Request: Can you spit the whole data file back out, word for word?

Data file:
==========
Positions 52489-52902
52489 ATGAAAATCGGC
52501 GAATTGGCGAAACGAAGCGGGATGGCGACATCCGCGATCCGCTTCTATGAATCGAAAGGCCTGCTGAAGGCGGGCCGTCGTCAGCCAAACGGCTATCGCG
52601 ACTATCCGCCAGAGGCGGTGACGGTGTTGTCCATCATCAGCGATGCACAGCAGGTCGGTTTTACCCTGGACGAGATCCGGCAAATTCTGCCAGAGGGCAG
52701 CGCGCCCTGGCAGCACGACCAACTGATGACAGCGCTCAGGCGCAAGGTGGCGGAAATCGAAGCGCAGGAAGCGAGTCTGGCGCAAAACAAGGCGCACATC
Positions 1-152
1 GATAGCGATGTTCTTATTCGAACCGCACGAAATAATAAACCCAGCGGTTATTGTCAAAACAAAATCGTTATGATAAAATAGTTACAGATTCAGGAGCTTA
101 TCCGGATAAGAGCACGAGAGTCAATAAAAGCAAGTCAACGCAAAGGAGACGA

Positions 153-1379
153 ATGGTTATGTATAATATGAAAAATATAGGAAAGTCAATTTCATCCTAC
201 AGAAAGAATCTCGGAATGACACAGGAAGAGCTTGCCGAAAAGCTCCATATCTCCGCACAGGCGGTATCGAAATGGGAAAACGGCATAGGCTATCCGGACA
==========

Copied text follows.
Positions 52489-52902
52489 ATGAAAATCGGC
52501 GAATTGGCGAAACGAAGCGGGATGGCGACATCCGCGATCCGCTTCTATGAATCGAAAGGCCTGCTGAAGGCGGGCCGTCGTCAGCCAAACGGCTATCGCG
52601 ACTATCCGCCAGAGGCGGTGACGGTGTTGTCCATCATCAGCGATGCACAGCAGGTCGGTTTTACCCTGGACGAGATCCGGCAAATTCTGCCAGAGGGCAG
52701 CGCGCCCTGGCAGCACGACCAACTGATGACAGCGCTCAGGCGCAAGGTGGCGGAAATCGAAGCGCAGGAAGCGAGTCTGGCGCAAAACAAGGCGCACATC
Positions 1-152
1 GATAGCGATGTTCTTATTCGAACCGCACGAAATAATAAACCCAGCGGTTATTGTCAAAACAAAATCGTTATGATAAAATAGTTACAGATTCAGGAGCTTA
101 TCCGGATAAGAGCACGAGAGTCAATAAAAGCAAGTCAACGCAAAGGAGACGA

Positions 153-1379
153 ATGGTTATGTATAATATGAAAAATATAGGAAAGTCAATTTCATCCTAC
201 AGAAAGAATCTCGGAATGACACAGGAAGAGCTTGCCGAAAAGCTCCATATCTCCGCACAGGCGGTATCGAAATGGGAAAACGGCATAGGCTATCCGGACA